dhw: Unless you’ve had first-hand experience, it all boils down to whether you believe that every story is a hoax, or the result of a delusion, in which case you will dismiss NDEs and every psychic experience in which people have acquired knowledge they could not have acquired under the prevailing circumstances. (I’m only interested in those stories where the acquired knowledge has been confirmed by witnesses.) Other people will believe the stories, and some of us will keep an open mind. But you need to know the stories before you make a decision!


xeno: This is exactly my problem: I've identified that I'm a pretty strict foundationalist when it comes to epistemology... which probably doesn't shock you given the years even forgiving my hiatus.

The problem with foundationalism is that since it focuses on a posteriori knowledge, it has a strong tendency to force people to exclude anything that might possibly be a priori, which to me explains precisely why the topic of NDEs and OBEs gets short shrift, veridical or not. This reckoning was long in the coming though, now that I'm a thoroughgoing Buddhist, *everything we do* is in the mind here, so what, am I to suppose that just because we don't have a physical explanation that tells us precisely what a thought *is* that we have to throw out all of the mind-dependent information we can process in our heads?

I appreciate you trying to bring it to the common-sense level, but I've got a more fundamental flaw that if not fixed, will continue to cloud my own 'common sense' as it were.

You have identified your problem, but there has to be a 'common sense' view. Since you disappeared the research has continued through Sam Parnia MD, currently summarized in his book "Erasing Death", describing his findings in resuscitation research, with the attendant OOB and NDE episodes. Obviously he has not come upon answers.

NDEs: It still comes back to epistemology

by dhw, Tuesday, November 03, 2020, 08:00 (30 days ago) @ xeno6696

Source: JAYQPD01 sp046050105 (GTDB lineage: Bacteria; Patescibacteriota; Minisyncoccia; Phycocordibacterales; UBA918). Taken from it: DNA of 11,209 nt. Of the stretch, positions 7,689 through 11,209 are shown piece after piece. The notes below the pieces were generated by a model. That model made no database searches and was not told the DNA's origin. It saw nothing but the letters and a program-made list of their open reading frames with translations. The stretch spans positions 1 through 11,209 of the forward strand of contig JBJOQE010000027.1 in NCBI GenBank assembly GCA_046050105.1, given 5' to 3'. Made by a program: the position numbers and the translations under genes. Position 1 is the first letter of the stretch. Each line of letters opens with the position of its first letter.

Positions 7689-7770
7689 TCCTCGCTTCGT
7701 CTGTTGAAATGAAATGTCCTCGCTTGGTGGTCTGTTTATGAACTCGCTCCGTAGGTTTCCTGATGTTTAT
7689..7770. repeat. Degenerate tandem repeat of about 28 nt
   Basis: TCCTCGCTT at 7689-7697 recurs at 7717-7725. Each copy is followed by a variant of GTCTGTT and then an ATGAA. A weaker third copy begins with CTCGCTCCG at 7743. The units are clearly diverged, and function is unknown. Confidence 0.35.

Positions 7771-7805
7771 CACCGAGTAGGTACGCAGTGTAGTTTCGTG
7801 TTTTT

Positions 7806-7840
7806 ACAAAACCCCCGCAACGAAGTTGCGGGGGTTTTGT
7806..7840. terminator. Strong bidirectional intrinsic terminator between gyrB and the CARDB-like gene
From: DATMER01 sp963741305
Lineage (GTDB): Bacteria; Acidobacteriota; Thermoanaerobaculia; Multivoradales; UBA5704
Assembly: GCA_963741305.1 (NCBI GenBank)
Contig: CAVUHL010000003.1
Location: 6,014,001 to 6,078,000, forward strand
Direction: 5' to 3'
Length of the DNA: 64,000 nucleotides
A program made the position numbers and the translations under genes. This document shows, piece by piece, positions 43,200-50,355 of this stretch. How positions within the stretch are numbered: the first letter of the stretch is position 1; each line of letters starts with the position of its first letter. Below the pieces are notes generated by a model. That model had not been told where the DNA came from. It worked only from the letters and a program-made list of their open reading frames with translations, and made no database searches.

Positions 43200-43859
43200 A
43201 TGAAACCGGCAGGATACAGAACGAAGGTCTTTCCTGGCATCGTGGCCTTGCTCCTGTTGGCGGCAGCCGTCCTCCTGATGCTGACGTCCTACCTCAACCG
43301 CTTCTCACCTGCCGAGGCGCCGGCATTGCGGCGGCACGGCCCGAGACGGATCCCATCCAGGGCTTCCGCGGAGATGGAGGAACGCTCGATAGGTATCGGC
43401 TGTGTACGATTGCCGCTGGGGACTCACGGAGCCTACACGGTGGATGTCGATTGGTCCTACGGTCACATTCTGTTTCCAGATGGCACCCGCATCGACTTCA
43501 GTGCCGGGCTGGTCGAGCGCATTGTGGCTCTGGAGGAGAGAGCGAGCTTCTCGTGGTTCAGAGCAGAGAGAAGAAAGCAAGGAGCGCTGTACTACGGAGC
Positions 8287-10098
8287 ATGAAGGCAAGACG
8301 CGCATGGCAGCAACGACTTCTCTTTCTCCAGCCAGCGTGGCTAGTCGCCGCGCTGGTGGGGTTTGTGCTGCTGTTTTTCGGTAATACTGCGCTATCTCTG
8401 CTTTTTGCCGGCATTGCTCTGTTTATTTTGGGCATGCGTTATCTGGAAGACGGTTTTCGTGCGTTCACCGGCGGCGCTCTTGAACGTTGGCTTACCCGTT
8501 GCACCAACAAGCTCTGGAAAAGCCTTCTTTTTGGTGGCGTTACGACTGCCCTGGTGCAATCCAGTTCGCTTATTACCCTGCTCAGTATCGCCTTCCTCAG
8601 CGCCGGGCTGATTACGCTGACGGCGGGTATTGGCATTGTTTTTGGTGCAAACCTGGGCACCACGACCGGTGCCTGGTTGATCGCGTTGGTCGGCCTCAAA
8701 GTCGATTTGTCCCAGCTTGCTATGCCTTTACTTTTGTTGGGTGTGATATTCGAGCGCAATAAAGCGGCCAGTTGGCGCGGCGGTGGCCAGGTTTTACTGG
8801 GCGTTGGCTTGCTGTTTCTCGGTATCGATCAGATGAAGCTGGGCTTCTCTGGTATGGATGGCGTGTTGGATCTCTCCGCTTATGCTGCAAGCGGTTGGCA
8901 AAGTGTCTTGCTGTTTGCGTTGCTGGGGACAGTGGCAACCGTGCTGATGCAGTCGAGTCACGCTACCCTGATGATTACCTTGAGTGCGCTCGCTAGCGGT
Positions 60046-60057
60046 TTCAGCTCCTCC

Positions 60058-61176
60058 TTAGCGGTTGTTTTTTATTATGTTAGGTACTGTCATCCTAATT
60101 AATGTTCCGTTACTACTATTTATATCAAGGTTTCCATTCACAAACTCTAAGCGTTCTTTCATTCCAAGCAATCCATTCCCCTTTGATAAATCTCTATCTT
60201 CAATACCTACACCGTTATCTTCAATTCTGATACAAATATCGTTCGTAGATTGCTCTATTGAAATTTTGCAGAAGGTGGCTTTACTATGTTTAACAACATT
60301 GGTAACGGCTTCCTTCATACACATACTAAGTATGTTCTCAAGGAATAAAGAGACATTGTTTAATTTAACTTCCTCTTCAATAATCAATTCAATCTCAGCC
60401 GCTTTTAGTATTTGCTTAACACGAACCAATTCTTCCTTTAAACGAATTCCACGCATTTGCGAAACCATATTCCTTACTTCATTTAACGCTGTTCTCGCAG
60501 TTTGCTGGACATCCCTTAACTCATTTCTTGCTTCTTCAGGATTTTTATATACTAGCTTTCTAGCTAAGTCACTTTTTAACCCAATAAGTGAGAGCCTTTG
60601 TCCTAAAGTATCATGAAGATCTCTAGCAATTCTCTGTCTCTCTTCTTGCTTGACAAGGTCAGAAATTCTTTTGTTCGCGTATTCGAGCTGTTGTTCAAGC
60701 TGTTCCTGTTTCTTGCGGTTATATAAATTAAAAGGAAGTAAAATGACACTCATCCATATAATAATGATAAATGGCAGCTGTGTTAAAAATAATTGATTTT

dhw: Unless you’ve had first-hand experience, it all boils down to whether you believe that every story is a hoax, or the result of a delusion, in which case you will dismiss NDEs and every psychic experience in which people have acquired knowledge they could not have acquired under the prevailing circumstances. (I’m only interested in those stories where the acquired knowledge has been confirmed by witnesses.) Other people will believe the stories, and some of us will keep an open mind. But you need to know the stories before you make a decision!

xeno: This is exactly my problem: I've identified that I'm a pretty strict foundationalist when it comes to epistemology... which probably doesn't shock you given the years even forgiving my hiatus.
The problem with foundationalism is that since it focuses on a posteriori knowledge, it has a strong tendency to force people to exclude anything that might possibly be a priori, which to me explains precisely why the topic of NDEs and OBEs gets short shrift, veridical or not. This reckoning was long in the coming though, now that I'm a thoroughgoing Buddhist, *everything we do* is in the mind here, so what, am I to suppose that just because we don't have a physical explanation that tells us precisely what a thought *is* that we have to throw out all of the mind-dependent information we can process in our heads?
I appreciate you trying to bring it to the common-sense level, but I've got a more fundamental flaw that if not fixed, will continue to cloud my own 'common sense' as it were.

I must confess I’m struggling to understand the exact nature of your problem here. There are certain subjects concerning which we will never have “knowledge” – i.e. certainty that something is objectively true – unless there really is another world and a supreme being who can give us all the answers. In NDEs and OBEs, the letter E stands for experience. A posteriori = empirical, i.e. based on experience. If an NDE or OBE leads the patient or anyone else to a particular belief, that belief is by definition a posteriori. But in terms of epistemology that doesn’t matter two hoots, because in no way can the belief be called knowledge! In other words, you can adhere to as many –isms and -osophies and -ologies as you like, but it will all boil down to subjective belief. In some cases, people will call it faith.

NDEs: It still comes back to epistemology

by xeno6696 @, Sonoran Desert, Tuesday, November 03, 2020, 13:35 (30 days ago) @ dhw

I must confess I’m struggling to understand the exact nature of your problem here. There are certain subjects concerning which we will never have “knowledge” – i.e. certainty that something is objectively true – unless there really is another world and a supreme being who can give us all the answers. In NDEs and OBEs, the letter E stands for experience. A posteriori = empirical, i.e. based on experience. If an NDE or OBE leads the patient or anyone else to a particular belief, that belief is by definition a posteriori. But in terms of epistemology that doesn’t matter two hoots, because in no way can the belief be called knowledge! In other words, you can adhere to as many –isms and -osophies and -ologies as you like, but it will all boil down to subjective belief. In some cases, people will call it faith.